Last night BBC Radio 4’s The World Tonight included a feature on why some Syrian refugees are returning to Syria from neighbouring countries such as Jordan, despite the ongoing conflict in Syria, due to destitution and lack of opportunities. They spoke to the RSC Director, Professor Alexander Betts, about why this is happening and what can be done to help refugees in the region. He cited the lack of economic opportunities for refugees as they have no (or very restricted) right to work in the host countries. Syrians therefore have to rely on the savings they bring with them. Once these are used up, some people decide to move on, to Europe for example, or more desperately, to return to Syria.
Professor Betts recently visited Za’atari refugee camp in Jordan with colleague Professor Sir Paul Collier of Oxford's Blavatnik School of Government, and discovered that nearby is an economic development zone that is lacking in labour and investment by businesses. He suggested therefore that if Syrian refugees were allowed to work in this zone, alongside Jordanian nationals, this could then incubate Syrian businesses, perhaps with EU and other outside assistance. This would also be a development opportunity for Jordan, and could be replicated elsewhere.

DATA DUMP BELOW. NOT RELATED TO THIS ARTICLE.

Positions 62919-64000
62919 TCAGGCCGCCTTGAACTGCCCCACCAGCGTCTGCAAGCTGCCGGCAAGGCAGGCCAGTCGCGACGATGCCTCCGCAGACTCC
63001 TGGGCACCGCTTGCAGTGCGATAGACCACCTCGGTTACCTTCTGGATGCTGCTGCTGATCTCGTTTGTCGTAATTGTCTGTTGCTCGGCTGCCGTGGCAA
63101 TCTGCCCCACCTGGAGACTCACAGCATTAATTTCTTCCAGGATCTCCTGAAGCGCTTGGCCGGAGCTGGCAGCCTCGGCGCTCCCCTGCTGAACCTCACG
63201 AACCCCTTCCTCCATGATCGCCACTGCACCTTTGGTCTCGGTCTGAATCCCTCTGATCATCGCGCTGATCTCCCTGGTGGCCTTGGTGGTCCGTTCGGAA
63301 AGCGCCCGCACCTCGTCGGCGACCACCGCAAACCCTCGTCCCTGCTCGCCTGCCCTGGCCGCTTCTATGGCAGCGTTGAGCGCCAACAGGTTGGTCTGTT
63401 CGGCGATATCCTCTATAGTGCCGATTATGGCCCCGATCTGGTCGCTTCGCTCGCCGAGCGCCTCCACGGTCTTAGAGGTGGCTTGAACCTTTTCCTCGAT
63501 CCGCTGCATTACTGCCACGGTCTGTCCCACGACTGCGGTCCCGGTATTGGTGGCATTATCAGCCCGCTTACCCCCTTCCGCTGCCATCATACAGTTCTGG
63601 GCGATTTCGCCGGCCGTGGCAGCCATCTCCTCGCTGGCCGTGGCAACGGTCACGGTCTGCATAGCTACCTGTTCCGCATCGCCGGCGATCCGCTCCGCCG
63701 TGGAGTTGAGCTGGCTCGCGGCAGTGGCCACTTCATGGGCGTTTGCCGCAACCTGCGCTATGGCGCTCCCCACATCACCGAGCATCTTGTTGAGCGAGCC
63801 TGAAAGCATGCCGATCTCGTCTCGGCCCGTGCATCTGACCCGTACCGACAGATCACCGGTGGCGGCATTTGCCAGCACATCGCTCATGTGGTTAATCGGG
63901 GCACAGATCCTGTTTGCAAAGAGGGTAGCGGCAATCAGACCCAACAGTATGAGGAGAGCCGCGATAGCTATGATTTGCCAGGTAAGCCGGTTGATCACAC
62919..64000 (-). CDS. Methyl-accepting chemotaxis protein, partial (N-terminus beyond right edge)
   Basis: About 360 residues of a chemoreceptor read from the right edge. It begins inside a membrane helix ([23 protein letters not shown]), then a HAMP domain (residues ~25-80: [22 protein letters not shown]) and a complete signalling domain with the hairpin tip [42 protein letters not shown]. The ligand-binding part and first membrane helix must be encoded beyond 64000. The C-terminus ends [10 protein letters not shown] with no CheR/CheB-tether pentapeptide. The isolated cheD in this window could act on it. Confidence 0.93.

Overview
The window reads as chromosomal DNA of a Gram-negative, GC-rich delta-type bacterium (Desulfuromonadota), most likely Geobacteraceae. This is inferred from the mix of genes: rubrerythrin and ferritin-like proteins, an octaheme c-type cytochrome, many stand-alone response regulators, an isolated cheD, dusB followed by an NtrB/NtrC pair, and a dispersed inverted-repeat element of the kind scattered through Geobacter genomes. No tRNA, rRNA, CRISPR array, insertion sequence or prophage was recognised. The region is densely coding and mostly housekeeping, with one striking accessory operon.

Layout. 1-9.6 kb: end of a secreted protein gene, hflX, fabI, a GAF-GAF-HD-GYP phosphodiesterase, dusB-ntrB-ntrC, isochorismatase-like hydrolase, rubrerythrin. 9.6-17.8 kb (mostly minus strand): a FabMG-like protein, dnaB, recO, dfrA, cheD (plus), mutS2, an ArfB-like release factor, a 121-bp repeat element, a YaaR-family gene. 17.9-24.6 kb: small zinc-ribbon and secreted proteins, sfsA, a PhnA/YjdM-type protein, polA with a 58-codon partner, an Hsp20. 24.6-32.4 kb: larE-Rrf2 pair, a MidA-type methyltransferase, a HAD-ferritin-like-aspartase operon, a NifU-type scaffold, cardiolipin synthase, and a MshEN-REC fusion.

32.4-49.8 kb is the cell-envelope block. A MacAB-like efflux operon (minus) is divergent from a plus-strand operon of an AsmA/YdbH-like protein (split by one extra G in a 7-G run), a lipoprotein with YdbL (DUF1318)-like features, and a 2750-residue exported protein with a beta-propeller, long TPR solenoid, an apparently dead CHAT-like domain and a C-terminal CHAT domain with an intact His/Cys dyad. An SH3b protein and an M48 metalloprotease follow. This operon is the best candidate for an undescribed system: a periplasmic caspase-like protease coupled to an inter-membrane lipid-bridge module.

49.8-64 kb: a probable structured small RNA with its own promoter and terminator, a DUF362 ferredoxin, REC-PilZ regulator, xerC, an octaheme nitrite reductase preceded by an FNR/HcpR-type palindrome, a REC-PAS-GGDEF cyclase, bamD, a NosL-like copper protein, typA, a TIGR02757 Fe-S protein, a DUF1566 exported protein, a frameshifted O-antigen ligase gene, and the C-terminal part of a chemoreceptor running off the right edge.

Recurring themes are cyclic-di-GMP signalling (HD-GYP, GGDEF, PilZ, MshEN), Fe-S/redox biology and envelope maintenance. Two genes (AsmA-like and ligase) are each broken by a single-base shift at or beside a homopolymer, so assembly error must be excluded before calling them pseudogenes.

Betts states that “having a zone like this, relatively close to the border areas, helps develop under-developed regions of the country and so benefits Jordan, but it also prepares people for when they can go home. It incubates the post-conflict economy of Syria.”
Help refugees help themselves: let displaced Syrians join the labour market, article by Alexander Betts & Paul Collier, Foreign Affairs, Nov/Dec 2015.